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Single high-dose dexamethasone improves the effect of ondansetron on acute chemotherapy-induced nausea and vomiting but impairs the control of delayed symptoms.
Linköping University, Department of Medical and Health Sciences, Division of Drug Research. Linköping University, Faculty of Health Sciences. Östergötlands Läns Landsting, Center for Surgery, Orthopaedics and Cancer Treatment, Department of Oncology.
Linköping University, Department of Clinical and Experimental Medicine, Division of Clinical Sciences. Linköping University, Faculty of Health Sciences.
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1996 (English)In: Supportive Care in Cancer, ISSN 0941-4355, E-ISSN 1433-7339, Vol. 4, no 6, 440-446 p.Article in journal (Refereed) Published
Abstract [en]

The introduction of serotonin receptor (5-HT3) antagonists has improved the control of acute nausea and vomiting induced by cancer chemotherapy, but they seem to have little or no effect on delayed symptoms. Corticosteroids are known to reduce both acute and delayed nausea and vomiting. The aim of the present study was to test the hypothesis that a single high dose of dexamethasone (20 mg), a long-acting corticosteroid, given after cisplatin and in addition to ondansetron (8 mg three times a day), would enhance the control of both acute and delayed nausea and vomiting. A group of 104 chemotherapy-naive ovarian cancer patients, scheduled for at least three cycles of combination chemotherapy including cisplatin (50 mg/m2), were randomly allocated to receive either dexamethasone or placebo in addition to ondansetron. Two-thirds of the patients received doxorubin and melphalan on the day before cisplatin and 1/3 received doxorubicin immediately before cisplatin. Unexpectedly we found, in all three chemotherapy cycles, that patients receiving dexamethasone suffered from more delayed nausea and vomiting than patients receiving placebo. In patients with no acute nausea or vomiting, the boomerang effect of dexamethasone could be seen on the first day after chemotherapy. In a follow-up study on 5 patients not included in the randomized trial, dexamethasone induced a pronounced reduction in urinary cortisol excretion on the day after chemotherapy with a return to normal excretion on day 2. It is concluded that a single high dose of dexamethasone does not seem appropriate for controlling delayed nausea and vomiting.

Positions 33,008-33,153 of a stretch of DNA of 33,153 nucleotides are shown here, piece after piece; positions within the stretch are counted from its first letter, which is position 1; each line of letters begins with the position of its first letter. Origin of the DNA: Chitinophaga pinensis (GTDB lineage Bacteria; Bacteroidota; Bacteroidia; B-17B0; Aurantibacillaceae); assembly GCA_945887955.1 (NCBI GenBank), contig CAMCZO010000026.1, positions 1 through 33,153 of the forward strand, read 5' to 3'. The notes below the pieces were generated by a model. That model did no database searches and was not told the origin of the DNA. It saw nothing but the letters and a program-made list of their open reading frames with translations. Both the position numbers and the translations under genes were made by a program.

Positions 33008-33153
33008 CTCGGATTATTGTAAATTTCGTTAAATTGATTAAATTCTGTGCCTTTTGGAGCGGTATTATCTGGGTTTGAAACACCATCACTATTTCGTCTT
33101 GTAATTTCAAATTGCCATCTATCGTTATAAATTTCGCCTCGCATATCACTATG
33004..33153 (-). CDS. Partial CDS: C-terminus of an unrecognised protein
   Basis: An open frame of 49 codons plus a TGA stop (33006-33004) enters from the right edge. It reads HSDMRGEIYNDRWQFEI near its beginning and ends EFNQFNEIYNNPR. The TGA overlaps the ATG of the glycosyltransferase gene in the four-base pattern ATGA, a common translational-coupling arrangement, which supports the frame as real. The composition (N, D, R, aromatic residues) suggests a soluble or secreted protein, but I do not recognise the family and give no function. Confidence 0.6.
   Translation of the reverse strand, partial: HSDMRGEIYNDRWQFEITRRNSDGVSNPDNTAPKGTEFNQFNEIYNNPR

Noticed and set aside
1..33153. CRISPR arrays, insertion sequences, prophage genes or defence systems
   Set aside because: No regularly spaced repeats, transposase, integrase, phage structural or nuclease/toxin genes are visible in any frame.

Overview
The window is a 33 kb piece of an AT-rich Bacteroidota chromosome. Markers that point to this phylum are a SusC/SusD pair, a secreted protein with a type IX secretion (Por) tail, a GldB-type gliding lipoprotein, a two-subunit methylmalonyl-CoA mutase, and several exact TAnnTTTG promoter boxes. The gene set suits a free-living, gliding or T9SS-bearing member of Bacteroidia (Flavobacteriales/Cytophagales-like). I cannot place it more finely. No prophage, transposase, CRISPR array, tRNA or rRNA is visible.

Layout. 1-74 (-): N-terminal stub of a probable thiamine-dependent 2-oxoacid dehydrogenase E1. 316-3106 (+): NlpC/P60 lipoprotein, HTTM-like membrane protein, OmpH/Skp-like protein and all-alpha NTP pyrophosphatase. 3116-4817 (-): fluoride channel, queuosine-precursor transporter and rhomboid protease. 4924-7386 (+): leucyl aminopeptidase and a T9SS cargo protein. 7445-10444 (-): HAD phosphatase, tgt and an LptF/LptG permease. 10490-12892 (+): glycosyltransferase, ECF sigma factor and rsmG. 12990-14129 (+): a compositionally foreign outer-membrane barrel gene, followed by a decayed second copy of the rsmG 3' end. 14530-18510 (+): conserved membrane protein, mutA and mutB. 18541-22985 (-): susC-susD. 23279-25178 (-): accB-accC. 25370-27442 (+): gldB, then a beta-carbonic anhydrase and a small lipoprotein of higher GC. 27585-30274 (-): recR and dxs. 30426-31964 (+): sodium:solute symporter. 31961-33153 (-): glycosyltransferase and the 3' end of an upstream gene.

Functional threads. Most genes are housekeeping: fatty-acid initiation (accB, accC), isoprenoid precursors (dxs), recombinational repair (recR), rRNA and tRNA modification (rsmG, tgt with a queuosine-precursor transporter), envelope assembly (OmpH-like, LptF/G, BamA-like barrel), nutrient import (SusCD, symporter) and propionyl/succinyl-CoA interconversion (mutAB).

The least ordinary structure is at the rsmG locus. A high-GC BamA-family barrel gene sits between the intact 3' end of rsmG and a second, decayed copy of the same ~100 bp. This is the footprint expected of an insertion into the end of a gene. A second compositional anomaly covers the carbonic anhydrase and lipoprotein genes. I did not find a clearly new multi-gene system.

Place, publisher, year, edition, pages
1996. Vol. 4, no 6, 440-446 p.
National Category
Clinical Medicine
URN: urn:nbn:se:liu:diva-113904PubMedID: 8961475OAI: diva2:785640
Available from: 2015-02-03 Created: 2015-02-03 Last updated: 2015-02-12

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Peterson, CurtÅvall-Lundqvist, Elisabeth
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